The detectors sit within a magnetic field that bends the tracks of charged particles. The momentum of a particle – which gives a clue to its identity – can be calculated from the curvature of its path, as particles with high momentum travel in almost straight lines, whereas those with very low momentum move forward in tight spirals inside the detector. In addition, the magnetic field is useful in the identification of the charge of the produced particles.
The experiment is divided into a number of components with each component giving information about a specific set of particle properties. These components are stacked in layers and the particles go through them sequentially. From the collision point outwards, first there are the tracking systems, then the electromagnetic (EM) and hadronic calorimeters and finally the muon system. The tracking systems reveal the path of a particle; calorimeters stop, absorb, and measure its energy; and particle-identification detectors use a range of techniques to pin down a particle's identity.
Tracking devices reveal the paths of electrically charged particles as they pass through and interact with the device's material. Most tracking devices do not make particle tracks directly visible, but record tiny electrical signals that particles trigger as they move through the device. A computer program then reconstructs the recorded patterns of tracks. One type of particle, the muon, interacts very little with matter – it can travel through metres of dense material before it stops. For this reason, muon chambers – tracking devices specialized in muon detection – usually make up the outermost layer of a detector.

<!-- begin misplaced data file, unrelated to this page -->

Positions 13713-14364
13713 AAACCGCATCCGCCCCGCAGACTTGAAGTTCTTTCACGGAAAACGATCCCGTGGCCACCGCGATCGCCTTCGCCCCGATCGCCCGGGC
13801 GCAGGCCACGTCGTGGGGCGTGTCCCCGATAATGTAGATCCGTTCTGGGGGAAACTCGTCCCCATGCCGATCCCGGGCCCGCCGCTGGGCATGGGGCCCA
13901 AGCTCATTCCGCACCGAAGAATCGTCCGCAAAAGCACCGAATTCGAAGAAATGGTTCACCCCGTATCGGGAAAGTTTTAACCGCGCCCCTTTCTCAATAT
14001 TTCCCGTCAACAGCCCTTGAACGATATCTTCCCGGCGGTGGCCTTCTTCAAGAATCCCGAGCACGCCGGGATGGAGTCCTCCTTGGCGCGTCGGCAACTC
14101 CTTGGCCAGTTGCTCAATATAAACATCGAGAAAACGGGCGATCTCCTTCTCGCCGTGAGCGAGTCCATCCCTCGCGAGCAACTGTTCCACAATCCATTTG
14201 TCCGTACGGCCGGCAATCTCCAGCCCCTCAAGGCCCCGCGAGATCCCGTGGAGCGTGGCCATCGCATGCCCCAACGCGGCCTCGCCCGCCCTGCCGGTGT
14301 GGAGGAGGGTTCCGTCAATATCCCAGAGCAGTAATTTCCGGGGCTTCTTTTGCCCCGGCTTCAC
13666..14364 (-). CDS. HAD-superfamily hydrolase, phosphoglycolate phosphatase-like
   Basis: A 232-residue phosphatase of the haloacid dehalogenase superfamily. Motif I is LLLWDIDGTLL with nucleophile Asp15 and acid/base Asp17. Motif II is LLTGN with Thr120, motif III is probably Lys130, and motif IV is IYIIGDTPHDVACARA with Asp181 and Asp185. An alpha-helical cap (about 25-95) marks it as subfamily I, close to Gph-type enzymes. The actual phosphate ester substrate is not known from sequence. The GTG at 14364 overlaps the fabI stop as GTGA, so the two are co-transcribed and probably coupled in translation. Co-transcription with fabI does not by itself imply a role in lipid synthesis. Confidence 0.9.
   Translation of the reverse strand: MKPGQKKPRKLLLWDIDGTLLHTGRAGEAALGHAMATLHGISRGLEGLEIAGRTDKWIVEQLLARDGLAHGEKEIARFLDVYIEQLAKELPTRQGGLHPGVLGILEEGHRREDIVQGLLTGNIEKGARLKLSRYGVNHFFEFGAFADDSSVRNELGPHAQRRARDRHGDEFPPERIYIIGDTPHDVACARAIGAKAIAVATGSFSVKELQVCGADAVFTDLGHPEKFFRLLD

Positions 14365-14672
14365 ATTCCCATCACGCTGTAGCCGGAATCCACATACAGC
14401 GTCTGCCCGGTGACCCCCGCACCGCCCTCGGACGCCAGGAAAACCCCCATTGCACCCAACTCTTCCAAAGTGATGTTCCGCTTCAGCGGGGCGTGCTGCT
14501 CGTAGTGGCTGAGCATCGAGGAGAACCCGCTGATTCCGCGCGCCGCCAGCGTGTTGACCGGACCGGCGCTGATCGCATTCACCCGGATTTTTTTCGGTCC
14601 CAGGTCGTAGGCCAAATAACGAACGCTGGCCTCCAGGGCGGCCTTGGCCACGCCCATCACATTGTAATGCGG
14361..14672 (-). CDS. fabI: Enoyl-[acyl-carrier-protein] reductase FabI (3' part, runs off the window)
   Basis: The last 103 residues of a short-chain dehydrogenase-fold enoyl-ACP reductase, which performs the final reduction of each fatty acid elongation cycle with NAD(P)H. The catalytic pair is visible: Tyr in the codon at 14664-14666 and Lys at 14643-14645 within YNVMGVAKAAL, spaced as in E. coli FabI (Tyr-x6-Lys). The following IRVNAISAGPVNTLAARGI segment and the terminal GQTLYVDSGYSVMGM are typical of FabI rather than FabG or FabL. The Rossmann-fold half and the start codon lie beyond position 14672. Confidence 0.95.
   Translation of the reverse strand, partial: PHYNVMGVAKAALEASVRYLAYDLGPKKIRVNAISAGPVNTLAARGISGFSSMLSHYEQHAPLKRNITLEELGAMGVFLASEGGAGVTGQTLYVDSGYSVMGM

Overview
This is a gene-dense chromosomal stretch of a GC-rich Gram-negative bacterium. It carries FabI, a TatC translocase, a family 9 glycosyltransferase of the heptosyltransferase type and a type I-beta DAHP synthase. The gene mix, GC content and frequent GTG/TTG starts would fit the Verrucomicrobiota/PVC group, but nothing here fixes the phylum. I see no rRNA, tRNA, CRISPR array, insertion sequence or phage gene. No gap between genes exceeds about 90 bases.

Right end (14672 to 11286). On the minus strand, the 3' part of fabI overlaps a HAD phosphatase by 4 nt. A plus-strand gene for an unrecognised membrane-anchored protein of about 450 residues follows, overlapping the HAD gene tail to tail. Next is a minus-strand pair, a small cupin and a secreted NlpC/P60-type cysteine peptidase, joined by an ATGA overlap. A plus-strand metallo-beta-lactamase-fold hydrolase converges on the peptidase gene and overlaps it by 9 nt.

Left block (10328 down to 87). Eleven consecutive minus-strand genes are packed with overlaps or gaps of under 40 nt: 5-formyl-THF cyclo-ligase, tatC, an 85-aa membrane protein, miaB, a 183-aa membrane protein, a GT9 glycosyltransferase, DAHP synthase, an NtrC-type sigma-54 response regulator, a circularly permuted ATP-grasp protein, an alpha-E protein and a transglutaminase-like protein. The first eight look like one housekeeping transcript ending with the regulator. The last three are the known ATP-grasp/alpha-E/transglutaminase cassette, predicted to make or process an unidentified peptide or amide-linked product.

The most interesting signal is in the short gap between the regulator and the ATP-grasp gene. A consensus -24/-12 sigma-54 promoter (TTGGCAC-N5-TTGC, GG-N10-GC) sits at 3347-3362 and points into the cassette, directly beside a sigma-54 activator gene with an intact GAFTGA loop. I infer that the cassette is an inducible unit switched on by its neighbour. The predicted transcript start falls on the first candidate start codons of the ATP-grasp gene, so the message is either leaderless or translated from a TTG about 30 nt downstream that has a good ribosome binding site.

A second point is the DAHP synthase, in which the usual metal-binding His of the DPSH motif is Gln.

Calorimeters are either electromagnetic or hadronic. The former detect particles such as electrons and photons, while the latter pick up protons and neutrons. Particles entering a calorimeter are absorbed and a particle shower is created by cascades of interactions. It is the energy deposited in the calorimeter from these interactions that is measured.
Particle identification is crucial for heavy-ion physics. To narrow down the particle's identity a number of different methods are used. Charged particles are unambiguously identified if their mass and charge are determined. The mass can be deduced from measurements of the momentum and of the velocity. Momentum and the sign of the charge are obtained by measuring the curvature of the particle’s track in a magnetic field. To obtain the particle velocity there are four methods based on measurements of time-of-flight (TOF) and ionization, and on the detection of transition radiation (TR) and Cherenkov radiation. Each method works well in different momentum ranges or for specific types of particle.
By collating clues from all the different parts of the detector, we can create a snapshot of what happened in the detector at the moment of a collision.